On My Nightstand: Children’s Editor Kelli Chipponeri
The secret no one tells you about publishing is that as editors we often have to give up that which we used to love most: books. Of course we work on making books all day long, and we read manuscripts in our free time, but reading published books—copyedited, with a cover and marketing copy, and bound together as a physical object—is, for many of us, a luxury to be savored only on vacations and other precious moments secreted away from our day to day existence. As such, the books that rise to the top of our to-read piles become almost sacred, and are the subject of much discussion.
With this in mind, we thought we’d share what is topping our to-read list. Every month a Chronicle Editorial staffer will share the books currently on their nightstand. This month we hear from Kelli Chipponeri, Executive Children’s Editor.
I didn’t realize how telling my reading pile would be in regards to my personal life and my work acquisitions, until I lined up the books on my nightstand and radiator and took a look.
From the top:
Curious George: I have had this doll since I had my tonsils out at the age of 4—that’s 33 years! I am not sure if receiving the doll made me a fan of the Margaret & H.A Rey books or if I have always been, but either way I love the Curious George stories (I also think monkeys are awesome). I have bought the books (and dolls) for years for friends. I am looking at an old bind-up edition of the books in my office. I bought it at the Mark Twain Library used book fair in Connecticut two years ago. If you live near there you should check it out this Labor Day.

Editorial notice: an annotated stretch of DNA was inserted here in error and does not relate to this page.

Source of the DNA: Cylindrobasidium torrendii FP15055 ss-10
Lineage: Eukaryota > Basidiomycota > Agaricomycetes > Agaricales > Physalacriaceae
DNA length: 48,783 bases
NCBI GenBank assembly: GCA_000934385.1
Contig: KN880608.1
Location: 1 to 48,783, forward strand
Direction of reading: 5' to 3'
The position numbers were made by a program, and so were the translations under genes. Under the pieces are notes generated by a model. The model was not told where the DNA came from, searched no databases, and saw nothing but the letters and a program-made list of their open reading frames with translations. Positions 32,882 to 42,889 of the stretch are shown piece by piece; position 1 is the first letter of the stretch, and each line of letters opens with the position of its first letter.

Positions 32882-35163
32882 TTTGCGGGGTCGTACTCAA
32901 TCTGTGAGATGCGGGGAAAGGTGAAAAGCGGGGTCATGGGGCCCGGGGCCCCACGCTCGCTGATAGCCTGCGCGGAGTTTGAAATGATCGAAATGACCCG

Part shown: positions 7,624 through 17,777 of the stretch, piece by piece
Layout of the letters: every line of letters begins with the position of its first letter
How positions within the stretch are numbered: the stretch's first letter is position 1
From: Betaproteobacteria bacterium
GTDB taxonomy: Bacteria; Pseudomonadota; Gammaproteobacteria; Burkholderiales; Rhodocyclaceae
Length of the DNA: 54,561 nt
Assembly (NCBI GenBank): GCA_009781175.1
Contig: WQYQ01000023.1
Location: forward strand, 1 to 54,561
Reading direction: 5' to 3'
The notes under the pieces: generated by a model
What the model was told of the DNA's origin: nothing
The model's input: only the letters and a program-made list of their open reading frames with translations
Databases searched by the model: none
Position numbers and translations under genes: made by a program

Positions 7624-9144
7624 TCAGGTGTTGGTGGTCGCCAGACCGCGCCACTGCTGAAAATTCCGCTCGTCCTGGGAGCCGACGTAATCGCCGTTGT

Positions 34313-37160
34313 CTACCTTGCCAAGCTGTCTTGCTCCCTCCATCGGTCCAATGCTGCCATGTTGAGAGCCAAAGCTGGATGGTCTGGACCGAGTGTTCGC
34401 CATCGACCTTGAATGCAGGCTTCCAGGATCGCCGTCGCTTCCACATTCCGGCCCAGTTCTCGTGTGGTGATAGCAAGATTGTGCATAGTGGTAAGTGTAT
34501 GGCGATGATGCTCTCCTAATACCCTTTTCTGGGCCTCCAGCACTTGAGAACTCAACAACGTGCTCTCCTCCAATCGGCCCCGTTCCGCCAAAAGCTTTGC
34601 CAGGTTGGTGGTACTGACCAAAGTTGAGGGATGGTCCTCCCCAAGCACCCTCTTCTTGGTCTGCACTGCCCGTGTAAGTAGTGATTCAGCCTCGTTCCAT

Game of Thrones: I had to know what everyone was talking about. I have heard stories about obsessive readers and their fury in the books not being published fast enough. I watched the HBO series and am now diving into the books. I love it when TV and movies make me go back and read the book.
Kindle: Yes, my ereader is in this pile as well. I have two submissions I am reading on it now, as well as manuscripts that I have also acquired—middle grade boy series Fish Finelli! This is one of the original Kindles and the PREVIOUS PAGE button is broken on the machine. I really have to commit to a page turn—there is no looking back!
Why We Make Mistakes: Found this on a friend’s bookshelf and being neurotic about screwing up I thought I better read it. I have had this book for 5 months and haven’t opened it once. Maybe I am not as crazy as I think I am.
The Jane Austen Book Club: This is another one where the movie inspired me to read the book. Great way to adapt the classics into new form.
Kingpin: I heard about this on NPR—about a San Francisco computer hacker who stole credit card information for years. I read it on vacation in Mexico, where my credit card number was stolen at a bank protected ATM. Irony.
Bossypants: OK, I have already read this one too, but it is still on my nightstand. A smart, funny, talented, creative, hard-working, successful woman and mother—isn’t this what we all want to be? As one of Tina’s improv teachers once told her: “Fun is on the other side of yes.” Trying to live my life like this.
In The Garden of Beasts: Erik Larson—you are one of the best story-tellers ever. Nothing has quite compared to Devil in the White City. If you write it, I will read it.
Now, Discover Your Strengths: I’m in a book club at work. We read business books. I like how the NOW is so definitive.
A Short History of Nearly Everything: I always wish I was smarter than I am. So I read these books in order to know more. I haven’t really cracked this one open. See, not that smart.
The Sherlockian: I guess you could call this one a mash-up. New spin on the Holmes legend. Seems appropriate as I just bought a two book gas lamp fantasy series, where classic characters are portrayed in a new way.
Latest posts by Kelli Chipponeri (see all)
- On My Nightstand: Children’s Editor Kelli Chipponeri - August 30, 2011
7 Good Books to Say GoodnightJanuary 11th, 2018
8 Illustrations That Prove Children’s Books Are ArtJanuary 8th, 2018
Illustrator Jake Parker’s Cover Process for The 12 Sleighs of ChristmasDecember 11th, 2017
How to Read a Wordless Picture BookOctober 26th, 2017
Children Illustrate What the Statue of Liberty Means to ThemOctober 25th, 2017